VANCOUVER (Reuters) - The United States and Japan may be familiar foes but that doesn't make Sunday's Women's World Cup final any less of a tactical conundrum for both teams with the game a classic clash of styles.
The defending world and Asian champions play a clever, short-passing, possession game while the rival Americans rely more on their athleticism, individual flair and power in the final third.
Japan's style has clearly been influenced by the successful 'tiki-taka' approach of Pep Guardiola's Barcelona team but has evolved in recent years with coach Norio Sasaki mixing in a more direct element.
Likewise, U.S. coach Jill Ellis has eased the team away from extensive use of the long ball with a more fluid style evident, particularly since the decision to place record goal scorer, and classic target striker, Abby Wambach on the bench.
For all Wambach's goals over the years, and her outstanding ability in the air, her presence attracted as a magnet to long balls into the box and as her mobility declined, so did the effectiveness of hitting the ball at her.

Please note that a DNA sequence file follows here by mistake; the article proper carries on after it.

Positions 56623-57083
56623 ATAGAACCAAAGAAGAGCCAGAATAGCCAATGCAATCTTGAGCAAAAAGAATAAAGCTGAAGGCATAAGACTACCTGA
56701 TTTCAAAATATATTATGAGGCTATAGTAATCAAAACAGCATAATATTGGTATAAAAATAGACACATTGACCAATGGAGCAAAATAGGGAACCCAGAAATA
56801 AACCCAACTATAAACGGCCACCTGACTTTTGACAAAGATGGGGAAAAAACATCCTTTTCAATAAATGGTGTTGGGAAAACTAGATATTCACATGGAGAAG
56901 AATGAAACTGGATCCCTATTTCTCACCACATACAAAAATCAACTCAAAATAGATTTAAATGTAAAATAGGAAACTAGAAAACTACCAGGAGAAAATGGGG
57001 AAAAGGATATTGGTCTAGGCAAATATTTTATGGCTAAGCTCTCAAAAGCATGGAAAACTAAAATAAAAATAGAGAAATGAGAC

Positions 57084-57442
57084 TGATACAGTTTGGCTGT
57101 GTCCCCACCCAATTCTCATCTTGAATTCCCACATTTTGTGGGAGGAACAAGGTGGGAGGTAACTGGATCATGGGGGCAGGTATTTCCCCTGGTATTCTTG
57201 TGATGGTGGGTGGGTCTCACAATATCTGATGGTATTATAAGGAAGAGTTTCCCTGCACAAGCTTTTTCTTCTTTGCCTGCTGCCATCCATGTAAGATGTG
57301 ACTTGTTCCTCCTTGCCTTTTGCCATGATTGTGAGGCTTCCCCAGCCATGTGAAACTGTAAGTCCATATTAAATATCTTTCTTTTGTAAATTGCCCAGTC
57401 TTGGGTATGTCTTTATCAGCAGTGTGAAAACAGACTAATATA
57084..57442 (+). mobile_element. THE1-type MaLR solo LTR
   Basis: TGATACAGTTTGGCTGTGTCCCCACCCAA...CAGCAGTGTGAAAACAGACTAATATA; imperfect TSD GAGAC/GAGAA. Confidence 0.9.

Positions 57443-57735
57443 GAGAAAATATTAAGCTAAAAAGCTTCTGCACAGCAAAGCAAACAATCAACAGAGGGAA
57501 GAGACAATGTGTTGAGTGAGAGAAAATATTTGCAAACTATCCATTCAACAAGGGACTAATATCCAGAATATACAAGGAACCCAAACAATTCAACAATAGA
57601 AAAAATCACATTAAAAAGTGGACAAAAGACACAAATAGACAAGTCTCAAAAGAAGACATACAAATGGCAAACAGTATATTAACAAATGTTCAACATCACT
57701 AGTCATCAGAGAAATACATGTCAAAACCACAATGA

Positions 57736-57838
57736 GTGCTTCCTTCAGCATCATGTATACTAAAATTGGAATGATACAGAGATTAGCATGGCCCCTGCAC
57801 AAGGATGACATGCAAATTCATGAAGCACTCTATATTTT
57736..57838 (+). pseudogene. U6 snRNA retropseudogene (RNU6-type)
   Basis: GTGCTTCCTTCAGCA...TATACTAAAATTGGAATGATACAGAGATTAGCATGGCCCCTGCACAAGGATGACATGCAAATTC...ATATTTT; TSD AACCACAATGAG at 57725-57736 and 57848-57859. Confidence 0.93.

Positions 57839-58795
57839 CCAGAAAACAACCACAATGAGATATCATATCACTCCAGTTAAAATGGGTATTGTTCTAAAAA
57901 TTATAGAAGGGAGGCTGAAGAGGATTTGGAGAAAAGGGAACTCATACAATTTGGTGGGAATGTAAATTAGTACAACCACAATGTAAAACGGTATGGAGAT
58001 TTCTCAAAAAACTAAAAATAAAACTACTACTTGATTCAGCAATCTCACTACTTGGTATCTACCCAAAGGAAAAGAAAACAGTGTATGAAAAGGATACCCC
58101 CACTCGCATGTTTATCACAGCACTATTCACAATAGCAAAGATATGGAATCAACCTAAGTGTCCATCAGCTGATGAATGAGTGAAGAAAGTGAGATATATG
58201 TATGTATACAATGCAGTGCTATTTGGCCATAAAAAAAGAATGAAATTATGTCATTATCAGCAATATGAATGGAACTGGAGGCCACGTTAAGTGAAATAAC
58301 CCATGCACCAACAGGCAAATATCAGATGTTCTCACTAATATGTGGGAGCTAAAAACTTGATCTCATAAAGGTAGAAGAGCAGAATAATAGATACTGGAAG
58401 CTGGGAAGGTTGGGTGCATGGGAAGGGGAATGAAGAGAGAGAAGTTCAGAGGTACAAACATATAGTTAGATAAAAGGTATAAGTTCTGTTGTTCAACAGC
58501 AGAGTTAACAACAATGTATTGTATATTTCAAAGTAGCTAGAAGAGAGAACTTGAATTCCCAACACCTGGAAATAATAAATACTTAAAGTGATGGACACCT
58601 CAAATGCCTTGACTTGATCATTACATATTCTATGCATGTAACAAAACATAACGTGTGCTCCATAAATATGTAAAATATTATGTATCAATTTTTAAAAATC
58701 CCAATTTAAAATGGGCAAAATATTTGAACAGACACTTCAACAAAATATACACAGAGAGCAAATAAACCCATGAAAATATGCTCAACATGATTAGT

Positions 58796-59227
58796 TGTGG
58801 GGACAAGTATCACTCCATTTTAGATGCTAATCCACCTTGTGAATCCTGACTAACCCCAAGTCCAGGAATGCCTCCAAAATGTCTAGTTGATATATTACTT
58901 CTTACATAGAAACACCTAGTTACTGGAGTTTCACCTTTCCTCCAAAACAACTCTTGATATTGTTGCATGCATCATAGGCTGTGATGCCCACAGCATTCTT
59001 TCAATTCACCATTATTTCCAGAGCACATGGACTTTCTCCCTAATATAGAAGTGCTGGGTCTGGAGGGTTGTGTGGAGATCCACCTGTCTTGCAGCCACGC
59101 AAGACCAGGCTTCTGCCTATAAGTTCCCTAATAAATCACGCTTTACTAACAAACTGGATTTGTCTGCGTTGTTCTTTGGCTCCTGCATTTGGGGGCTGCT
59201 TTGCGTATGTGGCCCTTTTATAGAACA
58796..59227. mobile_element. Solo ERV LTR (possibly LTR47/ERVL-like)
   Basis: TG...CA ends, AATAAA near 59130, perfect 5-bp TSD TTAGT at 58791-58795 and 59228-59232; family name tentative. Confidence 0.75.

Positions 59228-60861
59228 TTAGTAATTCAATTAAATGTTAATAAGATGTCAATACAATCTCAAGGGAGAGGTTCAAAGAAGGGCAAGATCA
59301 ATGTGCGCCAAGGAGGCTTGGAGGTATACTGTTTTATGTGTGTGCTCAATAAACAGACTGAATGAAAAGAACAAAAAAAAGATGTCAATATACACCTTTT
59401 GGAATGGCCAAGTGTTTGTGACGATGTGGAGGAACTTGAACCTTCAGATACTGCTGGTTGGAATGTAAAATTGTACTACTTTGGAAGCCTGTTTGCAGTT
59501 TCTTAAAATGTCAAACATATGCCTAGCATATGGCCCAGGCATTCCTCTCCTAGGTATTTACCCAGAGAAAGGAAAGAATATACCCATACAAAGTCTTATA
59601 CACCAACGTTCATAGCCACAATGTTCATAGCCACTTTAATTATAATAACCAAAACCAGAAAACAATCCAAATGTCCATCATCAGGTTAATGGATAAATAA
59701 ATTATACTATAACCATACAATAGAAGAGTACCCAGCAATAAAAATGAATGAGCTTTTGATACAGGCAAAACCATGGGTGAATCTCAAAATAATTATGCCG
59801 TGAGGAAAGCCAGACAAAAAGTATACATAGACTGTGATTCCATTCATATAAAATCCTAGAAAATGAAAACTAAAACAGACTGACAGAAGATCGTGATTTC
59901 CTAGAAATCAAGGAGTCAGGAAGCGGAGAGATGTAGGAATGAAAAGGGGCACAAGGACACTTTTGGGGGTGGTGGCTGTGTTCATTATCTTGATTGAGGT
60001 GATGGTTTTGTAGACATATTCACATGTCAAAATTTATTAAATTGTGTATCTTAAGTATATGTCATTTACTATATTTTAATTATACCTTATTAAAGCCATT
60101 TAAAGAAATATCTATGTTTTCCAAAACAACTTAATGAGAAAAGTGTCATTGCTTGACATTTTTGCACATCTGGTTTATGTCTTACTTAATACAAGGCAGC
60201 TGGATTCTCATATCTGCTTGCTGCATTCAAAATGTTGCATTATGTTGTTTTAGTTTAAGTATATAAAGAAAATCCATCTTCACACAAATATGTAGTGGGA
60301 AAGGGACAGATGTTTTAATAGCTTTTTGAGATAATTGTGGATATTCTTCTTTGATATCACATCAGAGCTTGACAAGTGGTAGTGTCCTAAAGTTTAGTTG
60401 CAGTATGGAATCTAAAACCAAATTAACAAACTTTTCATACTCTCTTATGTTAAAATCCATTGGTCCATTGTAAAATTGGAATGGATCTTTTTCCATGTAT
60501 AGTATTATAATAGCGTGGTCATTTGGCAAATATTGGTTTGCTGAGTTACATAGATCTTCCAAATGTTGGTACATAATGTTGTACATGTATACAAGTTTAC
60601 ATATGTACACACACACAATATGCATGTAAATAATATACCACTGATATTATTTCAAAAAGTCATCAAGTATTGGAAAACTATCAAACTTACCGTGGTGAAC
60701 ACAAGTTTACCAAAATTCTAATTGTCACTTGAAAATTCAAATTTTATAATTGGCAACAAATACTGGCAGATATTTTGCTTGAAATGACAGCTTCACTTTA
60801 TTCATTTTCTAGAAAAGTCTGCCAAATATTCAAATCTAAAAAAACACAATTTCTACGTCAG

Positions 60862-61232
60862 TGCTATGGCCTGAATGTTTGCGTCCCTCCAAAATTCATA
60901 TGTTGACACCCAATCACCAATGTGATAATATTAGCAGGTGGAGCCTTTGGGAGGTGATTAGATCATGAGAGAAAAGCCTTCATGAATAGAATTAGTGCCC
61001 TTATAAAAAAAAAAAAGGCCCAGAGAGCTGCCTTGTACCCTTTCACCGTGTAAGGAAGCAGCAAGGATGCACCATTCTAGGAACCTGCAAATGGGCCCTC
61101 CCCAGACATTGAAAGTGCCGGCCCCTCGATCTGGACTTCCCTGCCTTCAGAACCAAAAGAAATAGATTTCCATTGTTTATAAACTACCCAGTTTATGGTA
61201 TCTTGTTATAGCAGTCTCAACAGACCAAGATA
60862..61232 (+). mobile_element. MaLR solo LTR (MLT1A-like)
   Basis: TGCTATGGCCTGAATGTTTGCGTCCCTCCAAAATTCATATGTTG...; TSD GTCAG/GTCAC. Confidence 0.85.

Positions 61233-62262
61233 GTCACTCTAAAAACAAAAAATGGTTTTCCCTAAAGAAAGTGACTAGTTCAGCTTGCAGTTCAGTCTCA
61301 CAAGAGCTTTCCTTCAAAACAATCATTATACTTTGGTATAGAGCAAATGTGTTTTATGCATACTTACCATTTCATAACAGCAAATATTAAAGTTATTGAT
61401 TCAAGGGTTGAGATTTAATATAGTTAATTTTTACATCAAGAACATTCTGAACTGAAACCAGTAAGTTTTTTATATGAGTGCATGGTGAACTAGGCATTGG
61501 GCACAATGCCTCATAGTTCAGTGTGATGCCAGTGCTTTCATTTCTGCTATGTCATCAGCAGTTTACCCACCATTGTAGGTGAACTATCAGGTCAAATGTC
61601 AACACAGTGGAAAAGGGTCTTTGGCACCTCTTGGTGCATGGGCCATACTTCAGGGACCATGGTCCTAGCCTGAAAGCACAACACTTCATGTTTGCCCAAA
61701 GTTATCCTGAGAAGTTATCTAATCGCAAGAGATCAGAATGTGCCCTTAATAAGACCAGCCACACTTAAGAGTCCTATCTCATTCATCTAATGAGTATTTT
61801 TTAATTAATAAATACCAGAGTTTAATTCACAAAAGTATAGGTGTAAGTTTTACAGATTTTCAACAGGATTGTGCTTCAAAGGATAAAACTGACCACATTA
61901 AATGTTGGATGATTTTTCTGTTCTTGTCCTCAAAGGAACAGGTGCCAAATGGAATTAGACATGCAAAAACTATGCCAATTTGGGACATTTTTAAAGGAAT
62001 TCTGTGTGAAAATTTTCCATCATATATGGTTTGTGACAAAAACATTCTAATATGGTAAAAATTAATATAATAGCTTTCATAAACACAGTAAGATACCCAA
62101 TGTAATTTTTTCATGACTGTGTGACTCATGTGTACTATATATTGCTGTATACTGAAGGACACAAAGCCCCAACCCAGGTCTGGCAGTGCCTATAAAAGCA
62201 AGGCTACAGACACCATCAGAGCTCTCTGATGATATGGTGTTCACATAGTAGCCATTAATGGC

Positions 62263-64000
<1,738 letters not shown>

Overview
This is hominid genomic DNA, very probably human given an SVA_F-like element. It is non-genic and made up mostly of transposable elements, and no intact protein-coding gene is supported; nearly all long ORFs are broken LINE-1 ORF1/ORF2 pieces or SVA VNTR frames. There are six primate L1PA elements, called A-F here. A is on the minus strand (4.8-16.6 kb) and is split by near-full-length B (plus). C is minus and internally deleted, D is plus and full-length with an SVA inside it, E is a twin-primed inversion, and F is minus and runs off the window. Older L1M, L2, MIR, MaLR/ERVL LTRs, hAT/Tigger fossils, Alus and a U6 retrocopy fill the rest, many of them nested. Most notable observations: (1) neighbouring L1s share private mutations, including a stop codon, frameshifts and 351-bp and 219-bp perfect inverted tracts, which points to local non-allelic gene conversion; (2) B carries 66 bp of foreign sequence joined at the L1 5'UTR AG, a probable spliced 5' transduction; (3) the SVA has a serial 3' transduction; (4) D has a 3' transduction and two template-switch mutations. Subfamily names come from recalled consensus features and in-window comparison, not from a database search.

Instead, against Germany in the semi-final, midfielder Carli Lloyd was given a more attacking role, supporting the lone striker Alex Morgan.
Since Morgan is at her most dangerous with the ball at her feet and taking players on, the Americans had good reason for trying to play quality passes on the ground and the approach worked well.
With Morgan Brian and Lauren Holiday the holding pair in the center of the midfield, the Americans had a solid core to their team but they will be forced to cover a lot of ground to press the mobile Japanese.
Both Australia and England, in the quarters and semis respectively, showed Japan can be knocked off their rhythm by intense pressing and harrying - but that carries a physical toll and both were caught out late in the game.
"It is about finding a balance, you can't just chase with your head cut off, they are way too good for that but they are also too good to just sit off and not go on them," U.S midfielder Megan Rapinoe told Reuters.
Japan's fluid approach revolves around their forward Shinobu Ohno, who floats around the frontline while the Americans will have to watch for the movement of wide players Aya Miyami and Nahomi Kawasumi, who both like to cut in to central positions.
Editing by Frank Pingue